by Stephanie Kadel-Taras
From the December, 2003 issue
If other bands have frustrated me recently by being too cool or too serious of purpose to fully experience their own artistic possibilities, I'm relieved to find Gregory Stovetop bursting onto the Ann Arbor scene. Affable, earthy, and explosive, this solo singer-songwriter protected only by his acoustic guitar throws himself into his songs and performances.
To borrow my mother's lament on how quickly I used to go through a pair of shoes, I'd have to say Stovetop "wears his guitar hard." His energetic strumming, often overlaid with fancy, melodic finger work, squeezes every bit of volume and verve from his instrument. At a recent performance, he started out with a borrowed guitar after breaking a string on his own during the sound check . . . and then broke another string early in his set.
Endless gusto can be a bit much in a show if there's no counterpoint of quieter numbers. At times Stovetop is a little, well, over the top. Even so, many of his tunes adopt a bolero style that starts quiet and slow and gradually rises in intensity and speed, finishing with repetitive, driving rhythmic lines. And his sheer enthusiasm for his developing craft begs indulgence. Add to this his boyish pink cheeks and mop of unruly hair, and you'll find it easy to root for Stovetop as a Tom Sawyer- meets-Richie Havens character.
His vocal style is equally earnest. The first thing you'll likely notice is a tendency to bleat out notes, rather like a lamb or gurgling brook. I'm not talking vibrato here, just a singing style that seems to bubble forth uncontrollably. He can also draw out a single vowel, changing its shape several times on his way to whisper-singing the end of the word.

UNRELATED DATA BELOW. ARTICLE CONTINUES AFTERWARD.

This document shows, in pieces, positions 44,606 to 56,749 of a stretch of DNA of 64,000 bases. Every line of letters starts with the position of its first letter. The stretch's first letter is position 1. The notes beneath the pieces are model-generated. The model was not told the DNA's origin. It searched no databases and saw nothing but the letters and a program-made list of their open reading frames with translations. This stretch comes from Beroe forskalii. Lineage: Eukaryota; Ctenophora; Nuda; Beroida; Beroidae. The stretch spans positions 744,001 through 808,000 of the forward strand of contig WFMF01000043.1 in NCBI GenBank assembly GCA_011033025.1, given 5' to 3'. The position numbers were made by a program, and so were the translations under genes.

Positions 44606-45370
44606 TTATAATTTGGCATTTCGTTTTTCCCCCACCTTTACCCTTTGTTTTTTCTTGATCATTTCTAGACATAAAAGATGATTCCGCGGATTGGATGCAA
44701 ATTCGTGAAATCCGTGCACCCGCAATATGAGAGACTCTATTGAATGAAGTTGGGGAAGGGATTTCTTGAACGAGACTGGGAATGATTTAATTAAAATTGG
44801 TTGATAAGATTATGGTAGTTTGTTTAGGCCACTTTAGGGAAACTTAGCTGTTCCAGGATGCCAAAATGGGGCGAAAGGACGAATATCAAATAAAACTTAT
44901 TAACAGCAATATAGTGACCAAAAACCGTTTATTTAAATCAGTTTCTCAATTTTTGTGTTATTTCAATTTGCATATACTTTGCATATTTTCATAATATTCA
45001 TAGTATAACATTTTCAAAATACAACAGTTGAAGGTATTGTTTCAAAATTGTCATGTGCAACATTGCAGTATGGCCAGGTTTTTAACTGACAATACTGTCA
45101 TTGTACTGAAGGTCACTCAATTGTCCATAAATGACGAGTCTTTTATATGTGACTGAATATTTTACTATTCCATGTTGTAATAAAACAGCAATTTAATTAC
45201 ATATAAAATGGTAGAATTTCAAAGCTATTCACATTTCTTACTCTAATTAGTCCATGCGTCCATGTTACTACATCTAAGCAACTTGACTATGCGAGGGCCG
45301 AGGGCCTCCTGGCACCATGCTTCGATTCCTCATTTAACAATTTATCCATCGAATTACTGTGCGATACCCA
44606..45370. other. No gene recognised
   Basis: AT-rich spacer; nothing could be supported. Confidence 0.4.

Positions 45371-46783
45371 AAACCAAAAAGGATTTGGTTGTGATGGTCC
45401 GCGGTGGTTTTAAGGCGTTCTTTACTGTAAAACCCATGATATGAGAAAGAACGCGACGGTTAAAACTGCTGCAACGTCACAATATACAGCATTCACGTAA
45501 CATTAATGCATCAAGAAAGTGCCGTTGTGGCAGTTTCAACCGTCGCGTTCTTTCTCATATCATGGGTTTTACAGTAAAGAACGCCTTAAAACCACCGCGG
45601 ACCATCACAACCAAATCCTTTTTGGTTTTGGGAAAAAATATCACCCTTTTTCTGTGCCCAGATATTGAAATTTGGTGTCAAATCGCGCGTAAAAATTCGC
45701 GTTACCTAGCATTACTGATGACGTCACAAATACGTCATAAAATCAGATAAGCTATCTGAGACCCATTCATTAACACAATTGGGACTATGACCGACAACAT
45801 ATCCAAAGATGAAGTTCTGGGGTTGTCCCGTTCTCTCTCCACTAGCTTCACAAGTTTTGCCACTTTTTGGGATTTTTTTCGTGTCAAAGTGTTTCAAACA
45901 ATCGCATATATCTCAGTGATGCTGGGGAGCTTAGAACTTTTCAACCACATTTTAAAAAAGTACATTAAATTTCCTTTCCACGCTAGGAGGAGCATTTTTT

By alternating vocal lines with complicated guitar refrains and the occasional pregnant pause of surprising silence he creates a well-balanced sound for a solo performer. He also looks comfortable with
himself all alone on stage. But he does have a tendency to sing with his head thrown back too often, as if howling at the moon.
That might not be an inappropriate impression, given the lyrical content of many of his compositions. At least five of the numbers on his six-song self-titled CD draw from themes of nature to express love, awe, and gratitude. It's easy to sound clichéd when writing about the moon, sky, and stars, but Stovetop avoids this danger with clever phrasing and captivating imagery. "All your dreams are stars inside of me," he offers in one love song, along with these lines: "Our hearts light up the sky / the opening of the eyes / a girl and a guy / rain or shine / hello and good-bye / give up or try."
Let's hope Stovetop doesn't give up, and doesn't let the inevitably subtler stylings of maturity dampen the fire in his belly. He's at the Crazy Wisdom Tea Room on Friday, December 26.
[Originally published in December, 2003.]
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